By Troels Werner Christensen, 22. August 2008
The Danish electrical sector currently includes the following types of companies:
Monopoly. These are responsible for the physical supply of electricity to the end users – the customers. They manage, maintain and extend the distribution grid and must arrange for the measurement and recording of electricity consumption. The grid companies are also under an obligation to provide energy counselling with the aim of bringing down electricity consumption.
Monopoly. Manage the high-tension grid from 60 kV up (However in some areas, the 60 kV system falls under the grid company). There are two types of transmission company. A number of regional companies, typically managing the 150 kV grid and in some cases the 60 kV grid in a region, plus a national company, Energinet.dk, which runs the higher-level 400 kV high-tension grid and electrical connections to foreign countries. The regional companies are: FynsNet 150 kV A/S, KE Transmission A/S, N1 A/S, Midtjyske Net A/S, Sydøstjyske Net A/S, Syd Net A/S, DONG Energy, NV Net amba, SEAS Transmission A/S, Vestjyske Net 150 kV A/S, Vestjyske Net 60 kV A/S and ØSTKRAFT Net A/S.
Monopoly company. This must safeguard the overall balance and quality of the electrical systems, i.e. ensuring that there is sufficient electricity at all times compared to consumption. In addition it has the task of monitoring the functioning of the electricity market, overall planning functions and research and development. Energinet.dk organises the transmission grids on payment to their owners.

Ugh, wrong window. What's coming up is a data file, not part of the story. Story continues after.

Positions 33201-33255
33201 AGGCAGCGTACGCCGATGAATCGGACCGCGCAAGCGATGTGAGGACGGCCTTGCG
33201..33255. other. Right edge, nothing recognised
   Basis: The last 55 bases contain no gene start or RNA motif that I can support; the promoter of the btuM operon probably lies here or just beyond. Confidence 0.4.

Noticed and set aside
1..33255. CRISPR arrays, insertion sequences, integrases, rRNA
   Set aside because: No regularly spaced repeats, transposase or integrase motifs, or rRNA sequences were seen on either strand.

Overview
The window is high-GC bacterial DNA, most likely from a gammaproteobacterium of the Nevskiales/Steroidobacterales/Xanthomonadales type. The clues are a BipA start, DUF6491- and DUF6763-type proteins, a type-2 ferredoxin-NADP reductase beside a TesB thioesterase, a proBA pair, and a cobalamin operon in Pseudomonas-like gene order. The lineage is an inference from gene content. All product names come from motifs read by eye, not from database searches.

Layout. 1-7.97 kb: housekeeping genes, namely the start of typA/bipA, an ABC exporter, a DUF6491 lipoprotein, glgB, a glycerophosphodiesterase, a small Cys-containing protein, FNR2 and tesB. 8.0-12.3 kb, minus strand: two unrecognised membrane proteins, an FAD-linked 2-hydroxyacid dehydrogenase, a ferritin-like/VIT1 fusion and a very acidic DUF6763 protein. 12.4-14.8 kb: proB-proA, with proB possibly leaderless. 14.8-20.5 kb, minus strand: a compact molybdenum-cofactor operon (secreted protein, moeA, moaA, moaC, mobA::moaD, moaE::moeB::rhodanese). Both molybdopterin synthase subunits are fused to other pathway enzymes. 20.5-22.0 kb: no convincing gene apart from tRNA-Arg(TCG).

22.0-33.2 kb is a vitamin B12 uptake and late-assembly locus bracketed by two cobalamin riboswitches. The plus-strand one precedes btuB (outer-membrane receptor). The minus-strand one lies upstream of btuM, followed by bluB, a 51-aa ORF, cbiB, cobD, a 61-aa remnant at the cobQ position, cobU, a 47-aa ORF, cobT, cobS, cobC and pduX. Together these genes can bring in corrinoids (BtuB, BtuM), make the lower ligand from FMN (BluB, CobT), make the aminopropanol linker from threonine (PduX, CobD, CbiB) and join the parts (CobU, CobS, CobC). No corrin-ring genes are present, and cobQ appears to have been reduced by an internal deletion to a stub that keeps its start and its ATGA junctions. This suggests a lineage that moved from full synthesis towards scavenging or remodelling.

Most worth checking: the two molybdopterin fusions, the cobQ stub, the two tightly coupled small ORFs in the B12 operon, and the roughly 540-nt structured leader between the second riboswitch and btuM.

Companies subject to competition which manage the Danish power stations and combined heat and power stations.
The companies responsible for the big central power stations which are mutually subject to free competition with foreign companies.
The smaller combined heat and power stations also operate on the electricity market but enjoy subsidies securing them a minimum price limit. The same applies to wind power generators, which are also guaranteed sale of their production.
Electricity trading companies
Subject to competition. These are the market’s wholesalers and buy power from domestic and foreign producers and resell it to customers. The trading companies either buy their power directly from the producer or via the electricity exchange, Nord Pool. Both the “old” electricity companies and, for example, the oil and gas companies have established electricity trading companies. Certain electricity trading companies also have a so-called supply obligation. This means that within a given geographical area they must supply customers who do not wish to shop around on the electricity market. This is done at market prices, but the companies must notify their prices to the authorities for approval.
Other company types
Several electricity companies have set up other types of company, typically in order to deal with so-called “coordinated activity” in competition with others. These are tasks which are not necessarily related to electricity supply, but which allow the companies to exploit their expertise in a commercial setting. Examples:
- Optical fibre companies
- Advice giving
- Servicing and contracting activity
- Meter reading and billing for others (e.g. district heating companies and water companies)